Officials say they hope project unites residents
Progress continues on the Waller Creek project, with construction on the Waller Creek Tunnel more than halfway complete and a final design chosen for surface development.
Officials said they hope the project, which affects 28 acres of downtown land, or 11 percent of downtown, will unite the entire community.
“I think there’s this idea that this is for downtown. This is for everybody,” said Stephanie McDonald, executive director of the Waller Creek Conservancy, which was formed in 2010 by local business and philanthropic leaders to oversee the design and construction of the surface of Waller Creek. “In other cities, these signature parks really attract people throughout the community, and that’s what we intend to do. We intend to give residents something extraordinary with their help.”
Waller Creek tunnel
McDonald said flooding is a key issue for Waller Creek because it collects runoff from I-35 and from an area that extends from Highland Mall to Lady Bird Lake.
“The tunnel is integral to this project,” she said. “Without the tunnel, we wouldn’t be in this place because anything we did to the surface would be kind of washed out with the next big flood.”
The City of Austin began construction on the tunnel about 18 months ago and is about 60 percent complete. It will be 5,600 feet long, buried about 67 feet underground, and will extend from Waterloo Park down to Lady Bird Lake, near the Waller Creek Boathouse.
Camille Jobe, president of the Austin Rowing Club, which manages the boathouse, said the facility cost about $3.5 million and was one of the first steps in the tunnel’s construction.
The tunnel will have three water entry points along its course. The shafts will be able to accommodate a combined maximum of about 9,750 cubic feet per second of water during a flood event. According to the December 2008 Waller Creek Watershed Restudy, peak flow rate during a 100-year flood is 8,247 cubic feet per second.
Mayor pro tem Sheryl Cole said the tunnel also will keep the creek flowing continuously. Water will be pumped up into the creek from the lake, contributing to the area’s aesthetic and water quality.
Officials said that when the tunnel is complete, about 1 million square feet of land will have been removed from the flood plain. The $146.7 million tunnel project is expected to be finished in late 2014.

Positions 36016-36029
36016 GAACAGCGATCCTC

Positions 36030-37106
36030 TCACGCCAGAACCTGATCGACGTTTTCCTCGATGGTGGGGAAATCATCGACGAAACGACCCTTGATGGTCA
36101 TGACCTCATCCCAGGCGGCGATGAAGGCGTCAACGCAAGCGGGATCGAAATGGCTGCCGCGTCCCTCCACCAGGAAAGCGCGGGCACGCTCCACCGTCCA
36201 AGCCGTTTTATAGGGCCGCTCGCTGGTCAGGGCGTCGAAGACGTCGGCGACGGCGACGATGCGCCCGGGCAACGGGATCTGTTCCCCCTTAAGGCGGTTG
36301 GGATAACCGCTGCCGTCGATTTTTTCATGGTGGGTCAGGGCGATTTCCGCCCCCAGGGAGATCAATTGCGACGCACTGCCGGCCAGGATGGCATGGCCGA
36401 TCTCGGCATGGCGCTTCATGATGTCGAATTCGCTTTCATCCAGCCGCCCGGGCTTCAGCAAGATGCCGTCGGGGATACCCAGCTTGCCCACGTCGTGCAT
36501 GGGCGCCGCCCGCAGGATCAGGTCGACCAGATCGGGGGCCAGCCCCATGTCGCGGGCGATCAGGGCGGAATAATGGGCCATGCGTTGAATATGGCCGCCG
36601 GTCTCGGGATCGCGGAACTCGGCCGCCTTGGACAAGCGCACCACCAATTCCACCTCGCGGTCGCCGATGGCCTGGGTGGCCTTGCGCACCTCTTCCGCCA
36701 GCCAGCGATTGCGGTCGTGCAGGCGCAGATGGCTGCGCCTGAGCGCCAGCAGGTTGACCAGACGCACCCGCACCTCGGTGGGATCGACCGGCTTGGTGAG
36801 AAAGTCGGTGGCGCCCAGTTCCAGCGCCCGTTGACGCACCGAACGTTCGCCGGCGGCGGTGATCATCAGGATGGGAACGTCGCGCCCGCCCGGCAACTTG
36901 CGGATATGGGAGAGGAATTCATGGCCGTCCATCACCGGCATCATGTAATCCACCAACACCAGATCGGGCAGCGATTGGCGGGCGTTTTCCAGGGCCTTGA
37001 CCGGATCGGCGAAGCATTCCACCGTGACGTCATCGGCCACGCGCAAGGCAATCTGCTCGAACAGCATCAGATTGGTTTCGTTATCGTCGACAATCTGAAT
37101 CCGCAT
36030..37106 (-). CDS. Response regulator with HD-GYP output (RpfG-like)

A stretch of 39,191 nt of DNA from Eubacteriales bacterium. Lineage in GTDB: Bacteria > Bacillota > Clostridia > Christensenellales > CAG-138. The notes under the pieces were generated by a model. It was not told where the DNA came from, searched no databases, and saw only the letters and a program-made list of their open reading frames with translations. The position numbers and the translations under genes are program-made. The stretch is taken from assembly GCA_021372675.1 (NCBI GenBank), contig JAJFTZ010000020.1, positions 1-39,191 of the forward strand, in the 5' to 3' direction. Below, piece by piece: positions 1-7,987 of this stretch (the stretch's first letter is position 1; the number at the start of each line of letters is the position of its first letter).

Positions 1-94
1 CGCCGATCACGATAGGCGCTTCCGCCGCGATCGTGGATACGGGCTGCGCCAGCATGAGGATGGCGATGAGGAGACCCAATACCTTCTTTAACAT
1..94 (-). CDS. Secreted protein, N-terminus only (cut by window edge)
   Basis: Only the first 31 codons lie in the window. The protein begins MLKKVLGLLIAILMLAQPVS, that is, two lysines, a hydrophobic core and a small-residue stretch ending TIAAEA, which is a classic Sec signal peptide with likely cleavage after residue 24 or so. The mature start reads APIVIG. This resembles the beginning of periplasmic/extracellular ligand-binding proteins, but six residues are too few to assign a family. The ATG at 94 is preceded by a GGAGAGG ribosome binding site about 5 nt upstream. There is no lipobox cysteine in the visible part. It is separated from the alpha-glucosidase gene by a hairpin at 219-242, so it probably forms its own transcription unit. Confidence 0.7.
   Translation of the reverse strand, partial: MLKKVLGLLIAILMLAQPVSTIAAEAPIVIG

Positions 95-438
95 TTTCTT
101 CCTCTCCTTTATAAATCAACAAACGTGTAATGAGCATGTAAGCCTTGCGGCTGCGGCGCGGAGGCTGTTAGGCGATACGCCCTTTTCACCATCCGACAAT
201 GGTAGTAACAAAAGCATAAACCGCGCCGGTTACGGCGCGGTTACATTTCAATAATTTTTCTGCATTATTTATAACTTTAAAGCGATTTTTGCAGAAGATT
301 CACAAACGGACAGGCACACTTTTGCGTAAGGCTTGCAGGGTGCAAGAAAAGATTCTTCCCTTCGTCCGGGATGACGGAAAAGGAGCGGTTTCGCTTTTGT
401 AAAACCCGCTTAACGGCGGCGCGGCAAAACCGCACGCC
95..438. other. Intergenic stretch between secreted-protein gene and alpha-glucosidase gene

In 1839, Judge Edwin Waller chose the town of Waterloo, located between what are now Waller and Shoal creeks, as the capital of the new Republic of Texas.
The judge had been selected by Texas President Mirabeau B. Lamar to supervise the survey and sale of lots as well as the construction of public buildings. One of the surveyors named Waller Creek after the judge.
“The creek was very much an integral part in the situation of Austin, and I think it’s really important that it’s not something that just meanders through a nascent neighborhood,” McDonald said. “This was something that was really important.”
In the May 1998 special election, Austin voters approved a $25 million bond for the Waller Creek Tunnel project through a 2 percent increase to the hotel/motel occupancy tax.
Estimated costs of the tunnel project were found to greatly exceed the bond amount, so to finish funding the project, a Tax Increment Financing district was created in 2007 that lasts until 2027.
As part of the agreement between the City of Austin and Travis County, the city contributes 100 percent of the increase in property values for the area along Waller Creek to the project. The county contributes 50 percent of the increase in property values for the area along the creek back to the project.
“[Mayor Pro Tem Sheryl Cole] and I understood this to be about more than just a flood control tunnel,” she said. “That this was really about park space, and this was really about great public spaces and economic development. Parks done well are really economic development drivers.”
Cole said she had been interested in the project since first being elected to Austin City Council in 2006. She said she has been a consistent proponent of the project.
“A creek in the middle of the city is just an incredible asset,” Cole said. “To have that kind of waterway in downtown was a major, underutilized [resource].”
Design, project future
Austin City Council approved the final design and team Michael Van Valkenburgh and Thomas Phifer & Partners on Oct. 20 after a five-person jury made its final selection from about 31 submissions.
“We’re honored to be selected,” said Michael Van Valkenburgh, principal landscape architect for the firm. “I think all of us that have come together on this project have been really excited about getting to know Austin and want to make something that’s great for the city.”
Van Valkenburgh said the team drew on the “spirit of Austin” to design a public park that matched the city and gave residents and visitors safe spaces to congregate.
“I think that creative people have a little more playfulness than the rest of the world, so we tried to bring in some of the playfulness in an adult way,” he said, describing a pontoon bridge that will move to extend across Lady Bird Lake and suspension bridges at the mouth of the creek.
The conservancy is supporting the design project through various funding sources. Though conservancy officials do not have a draft budget or timeline for the project, they are working with the design team and said they expect to have details finalized by June.